Saving Seahorses in Southeast Asia

When Shedd scientist Dr. Tse-Lynn Loh dons her dive gear and grabs her waterproof datasheet and camera for a seahorse survey, she never knows what she and her team will find.

On many surveys, their seahorse census is zero. But on others, they might swim into a hotspot, a “seahorse city,” finding and collecting data on as many as 22 of these elusive, equine-faced fishes. It’s the possibility of the latter that keeps Tse-Lynn eager to keep searching.

Tse-Lynn is studying seahorse populations in the waters off Thailand, Vietnam and Indonesia to document what species live where and what habitats they prefer. In the process, she is working with local fishermen, in-country trade authorities and nature lovers around the world to advance seahorse conservation throughout Southeast Asia.

Why seahorses?
For more than 15 years, Shedd has partnered with Project Seahorse in a conservation program to protect fragile marine ecosystems in Southeast Asia by championing the cause of their most charismatic residents, seahorses.

The region’s reefs and coastal waters are home to 14 seahorse species. They are also where most seahorse populations are under heavy pressure from fishing. Millions of seahorses are exported from Southeast Asia every year, the majority for the traditional medicine trade.

Between their increasing commercial value and their life history—pairs of many species bond for life, and the pregnant male must survive for the young to be born—seahorses are exceptionally vulnerable to overfishing.

In 2002, seahorses became the first commercially important marine fishes to gain protection under the Convention on International Trade in Endangered Species (CITES), an international agreement that identifies wildlife species whose trade must be regulated to ensure their survival. For the convention to work, however, the signatory countries must have extensive data to manage their seahorse populations sustainably—data that for the most part don’t exist. That’s where Tse-Lynn’s surveys come in.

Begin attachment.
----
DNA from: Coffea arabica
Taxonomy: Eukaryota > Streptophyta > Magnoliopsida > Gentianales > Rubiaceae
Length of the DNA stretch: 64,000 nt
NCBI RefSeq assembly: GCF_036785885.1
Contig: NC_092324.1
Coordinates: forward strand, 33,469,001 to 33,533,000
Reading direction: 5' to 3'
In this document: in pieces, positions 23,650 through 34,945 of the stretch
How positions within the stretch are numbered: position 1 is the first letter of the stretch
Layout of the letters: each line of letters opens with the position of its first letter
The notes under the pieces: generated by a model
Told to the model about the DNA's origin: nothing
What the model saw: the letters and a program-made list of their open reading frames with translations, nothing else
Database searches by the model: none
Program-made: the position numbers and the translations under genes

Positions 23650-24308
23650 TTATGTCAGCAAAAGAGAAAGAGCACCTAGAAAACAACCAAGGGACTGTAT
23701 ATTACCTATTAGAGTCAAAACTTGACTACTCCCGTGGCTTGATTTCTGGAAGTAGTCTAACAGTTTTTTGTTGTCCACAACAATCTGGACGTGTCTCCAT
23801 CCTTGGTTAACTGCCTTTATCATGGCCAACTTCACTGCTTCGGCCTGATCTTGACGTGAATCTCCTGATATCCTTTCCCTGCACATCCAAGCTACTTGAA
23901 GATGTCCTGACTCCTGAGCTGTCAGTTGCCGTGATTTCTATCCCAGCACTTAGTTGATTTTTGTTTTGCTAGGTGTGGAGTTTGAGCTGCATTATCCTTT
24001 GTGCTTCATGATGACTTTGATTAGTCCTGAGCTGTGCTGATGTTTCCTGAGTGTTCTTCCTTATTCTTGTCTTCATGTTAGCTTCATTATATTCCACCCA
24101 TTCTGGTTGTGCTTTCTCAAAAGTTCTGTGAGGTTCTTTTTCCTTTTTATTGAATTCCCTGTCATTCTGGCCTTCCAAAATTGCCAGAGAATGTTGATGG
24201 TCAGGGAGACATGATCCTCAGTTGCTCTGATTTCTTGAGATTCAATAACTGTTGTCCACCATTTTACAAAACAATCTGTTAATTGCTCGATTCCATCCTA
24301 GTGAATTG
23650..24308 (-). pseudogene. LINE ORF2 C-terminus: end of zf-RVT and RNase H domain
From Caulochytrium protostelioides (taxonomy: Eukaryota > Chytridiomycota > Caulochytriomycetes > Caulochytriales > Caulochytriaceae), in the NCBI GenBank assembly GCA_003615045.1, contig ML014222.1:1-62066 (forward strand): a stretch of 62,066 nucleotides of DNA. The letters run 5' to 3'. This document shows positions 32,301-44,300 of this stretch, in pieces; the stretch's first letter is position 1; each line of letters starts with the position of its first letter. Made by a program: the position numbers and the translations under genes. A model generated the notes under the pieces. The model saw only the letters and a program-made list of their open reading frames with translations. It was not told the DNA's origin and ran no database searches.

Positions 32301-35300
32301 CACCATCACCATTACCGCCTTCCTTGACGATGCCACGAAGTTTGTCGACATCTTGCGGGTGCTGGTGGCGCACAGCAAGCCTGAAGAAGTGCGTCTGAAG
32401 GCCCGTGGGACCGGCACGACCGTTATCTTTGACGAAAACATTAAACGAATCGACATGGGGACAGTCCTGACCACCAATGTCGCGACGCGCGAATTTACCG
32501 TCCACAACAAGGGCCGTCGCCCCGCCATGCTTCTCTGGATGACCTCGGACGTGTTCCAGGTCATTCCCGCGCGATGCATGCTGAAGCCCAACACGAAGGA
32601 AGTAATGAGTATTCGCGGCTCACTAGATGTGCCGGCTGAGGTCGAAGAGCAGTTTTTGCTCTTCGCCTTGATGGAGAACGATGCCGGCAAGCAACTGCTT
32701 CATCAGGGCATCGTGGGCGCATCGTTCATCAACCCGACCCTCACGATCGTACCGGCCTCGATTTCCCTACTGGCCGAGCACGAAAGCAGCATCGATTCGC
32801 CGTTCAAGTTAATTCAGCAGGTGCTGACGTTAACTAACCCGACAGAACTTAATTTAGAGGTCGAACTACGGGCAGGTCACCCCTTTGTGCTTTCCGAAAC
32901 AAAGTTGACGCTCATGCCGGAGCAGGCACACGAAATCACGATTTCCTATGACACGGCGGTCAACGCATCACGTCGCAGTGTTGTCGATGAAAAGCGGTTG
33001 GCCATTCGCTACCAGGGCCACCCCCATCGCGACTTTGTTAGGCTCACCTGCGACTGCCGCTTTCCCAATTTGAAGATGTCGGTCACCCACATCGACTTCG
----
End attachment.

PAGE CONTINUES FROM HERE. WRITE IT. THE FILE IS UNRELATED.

She is developing the first comprehensive distribution maps of seahorse populations in target countries in Southeast Asia, with detailed information on population structure and habitat quality. Together with information on life history, trade volumes and fishing levels collected by Project Seahorse researchers we will now have what we need to identify environmental pressures and make management recommendations to exporting countries.

Creating a network of seahorse conservationists
Much of Tse-Lynn’s work is also outreach. Her field assistants are local university students or people with a background in biology, environmental science, or natural resources. Working closely with in-country wildlife agencies and conservation organizations as well as those most familiar with seahorses—fishermen and local divers—she is establishing long-term field research sites where they can carry on the surveys. She has developed a citizen science toolkit, iSeahorse Trends, to train ordinary people on how to identify seahorse species in their region and start a monitoring program.

Tse-Lynn is also promoting iSeahorse Explore, a website and app developed by Project Seahorse that enables anyone anywhere in the world to contribute to seahorse conservation by sharing his or her sightings in the wild online or with a smartphone. This citizen scientist tool was launched by Project Seahorse and Shedd in October 2013.

Tse-Lynn already relies on social media to help her locate seahorses. Before her survey in Thailand last fall, she sent out a social media blast asking for sightings. It helped her refine her search along the country’s 2,000 miles of coastline.


Thailand, Vietnam and Indonesia

About the team

Learn more about Dr. Loh and the conservation research team.


See Tse-Lynn's recent work on the National Geographic blog!

You can help!

By downloading the iSeahorse Explore app on your smartphone or tablet, you can log sightings of seahorses that you see in the wild. You’ll help marine biologists track seahorse populations and contribute to what we know about these mysterious fishes.

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